Mom’s speech went something like this: “Now, I want all you kids to see how quickly this tree will burn and how dangerous it is and to know it could have burned down our house in minutes with all of us in it.” This pronouncement always gave me goosebumps, and then when she lit the match, her prophecy could be envisioned as that tree was engulfed and consumed within seconds! Each of us at our first couple of annual burnings would be wide-eyed and think: “Why in the world do we bring a dangerous thing like that in the house in the first place?!” As years went by, it got to be a tradition that we grew tired of—not so much the spectacular inferno from the trash can, rather Mom’s well-intended but predictable speech.
By the time my brother Stuart was in senior high and I was in junior high, we thought Mom had made her point and told her so and did we really need the speech again? Apparently, she thought we did.
Stuart and I will never forget the last time that the annual burning of the tree included Mom’s speech.
That New Year’s Day morning when she proclaimed it to be time to gather around the barrel to bid adieu to that Christmas tree, that looked like an overgrown tumbleweed, we were just not up for it. Practically in unison, we both lamented: “We know, Mom; it’s a dangerous thing and can burn up in seconds and could kill our whole family and so we need to be careful....” Even though that was indeed the message she wanted to get across in a serious manner, she did look a tad bit amused at our sing-song-y, lesson-already-learned retort.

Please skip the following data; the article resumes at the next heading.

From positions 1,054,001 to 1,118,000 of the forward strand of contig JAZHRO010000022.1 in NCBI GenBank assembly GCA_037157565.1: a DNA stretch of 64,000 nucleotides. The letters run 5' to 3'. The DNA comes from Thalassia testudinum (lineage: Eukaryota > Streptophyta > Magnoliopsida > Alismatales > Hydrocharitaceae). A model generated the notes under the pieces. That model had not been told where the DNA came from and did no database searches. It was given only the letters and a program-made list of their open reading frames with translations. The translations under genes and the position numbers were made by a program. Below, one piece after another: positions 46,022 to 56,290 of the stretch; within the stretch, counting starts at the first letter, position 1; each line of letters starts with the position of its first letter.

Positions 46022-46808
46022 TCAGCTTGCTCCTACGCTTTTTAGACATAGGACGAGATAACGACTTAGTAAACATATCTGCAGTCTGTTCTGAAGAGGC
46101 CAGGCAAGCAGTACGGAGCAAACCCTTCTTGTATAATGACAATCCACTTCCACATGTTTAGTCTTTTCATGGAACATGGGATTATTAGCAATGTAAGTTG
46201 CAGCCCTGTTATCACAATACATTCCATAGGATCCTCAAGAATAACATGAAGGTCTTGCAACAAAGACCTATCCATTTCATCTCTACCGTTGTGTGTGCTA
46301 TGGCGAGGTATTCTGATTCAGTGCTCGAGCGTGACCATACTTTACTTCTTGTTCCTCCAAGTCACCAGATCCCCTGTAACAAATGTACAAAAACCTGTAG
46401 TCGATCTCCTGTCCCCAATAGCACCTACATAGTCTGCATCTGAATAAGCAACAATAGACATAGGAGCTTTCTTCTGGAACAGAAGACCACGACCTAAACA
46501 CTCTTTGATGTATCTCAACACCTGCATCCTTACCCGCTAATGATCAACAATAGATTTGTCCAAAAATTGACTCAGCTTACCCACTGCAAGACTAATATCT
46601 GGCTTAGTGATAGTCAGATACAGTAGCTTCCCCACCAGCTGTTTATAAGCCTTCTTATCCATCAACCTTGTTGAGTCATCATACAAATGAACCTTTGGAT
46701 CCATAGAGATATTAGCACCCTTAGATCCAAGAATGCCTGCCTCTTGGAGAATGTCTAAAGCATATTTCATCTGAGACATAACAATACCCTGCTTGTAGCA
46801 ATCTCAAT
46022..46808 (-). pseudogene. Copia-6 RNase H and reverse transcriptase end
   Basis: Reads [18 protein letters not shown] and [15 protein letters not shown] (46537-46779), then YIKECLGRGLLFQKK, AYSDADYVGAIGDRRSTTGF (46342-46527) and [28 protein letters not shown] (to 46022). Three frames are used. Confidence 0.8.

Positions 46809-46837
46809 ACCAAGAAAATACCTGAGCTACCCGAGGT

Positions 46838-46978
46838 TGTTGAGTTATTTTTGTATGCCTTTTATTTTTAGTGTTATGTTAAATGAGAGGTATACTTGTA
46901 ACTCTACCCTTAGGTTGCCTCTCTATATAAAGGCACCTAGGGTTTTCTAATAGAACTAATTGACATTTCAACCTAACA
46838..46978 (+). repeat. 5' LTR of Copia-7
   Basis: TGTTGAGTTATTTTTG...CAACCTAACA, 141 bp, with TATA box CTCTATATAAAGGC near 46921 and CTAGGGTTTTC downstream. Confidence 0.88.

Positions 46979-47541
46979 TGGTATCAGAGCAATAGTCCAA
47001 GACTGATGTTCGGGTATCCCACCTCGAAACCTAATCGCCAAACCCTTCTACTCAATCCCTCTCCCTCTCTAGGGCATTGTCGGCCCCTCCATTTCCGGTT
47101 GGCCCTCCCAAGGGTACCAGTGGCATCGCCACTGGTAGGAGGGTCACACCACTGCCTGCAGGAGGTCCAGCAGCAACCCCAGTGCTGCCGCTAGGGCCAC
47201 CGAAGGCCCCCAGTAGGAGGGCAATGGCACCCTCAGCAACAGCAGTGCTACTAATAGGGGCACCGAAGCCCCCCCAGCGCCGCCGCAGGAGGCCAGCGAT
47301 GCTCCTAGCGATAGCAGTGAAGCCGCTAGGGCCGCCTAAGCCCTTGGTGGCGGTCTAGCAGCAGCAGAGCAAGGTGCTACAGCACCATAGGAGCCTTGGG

Nevertheless, she commenced to turn her attention to the tree and quickly ran the match across the side of the barrel. Not to disappoint, the tree went ablaze, and the smoke went straight up to the heavens! Mom turned around to provide her concluding remarks, something along the lines of “once again, in a matter of seconds that fire could have not only burned up our tree but burned down our house as well....”
While it was always an impressive sight, this year topped them all! We didn’t hear anything she said. My mouth went agape as I froze in wonder—wondering what to do. Stuart was more composed and ready to take action after saying, “Yes, Mom. But your hair is on fire.”
He stepped forward to slap (not too hard) his glove on her forehead as her hair had started to singe, swiftly sizzling up the strands and heading for her scalp. Fortunately, her skin didn’t get burned, and when we all realized she was okay, she was the first to laugh. As we headed back to the house, we knew that this was perhaps a fitting finale for the Lesson at the Barrel.
It remained a moment seared (sorry) into our memories that we would oft bring up, and the three of us--along with anyone in earshot--would remember with snickers to snorts.
It had been a bonus lesson learned that final year at the barrel—the year when Mom lost her bangs.
Sally Troutman Boyd hails from Ethel, Mo., and is proud of her small town roots – even pleased that her hometown’s name gets a chuckle and becomes a conversation starter. Despite living in St. Louis for the past 30+ years, much of her remembrances and writings come from growing up on a farm in the '60s and '70s. The majority of her career has been in nonprofit fundraising for individuals with developmental disabilities.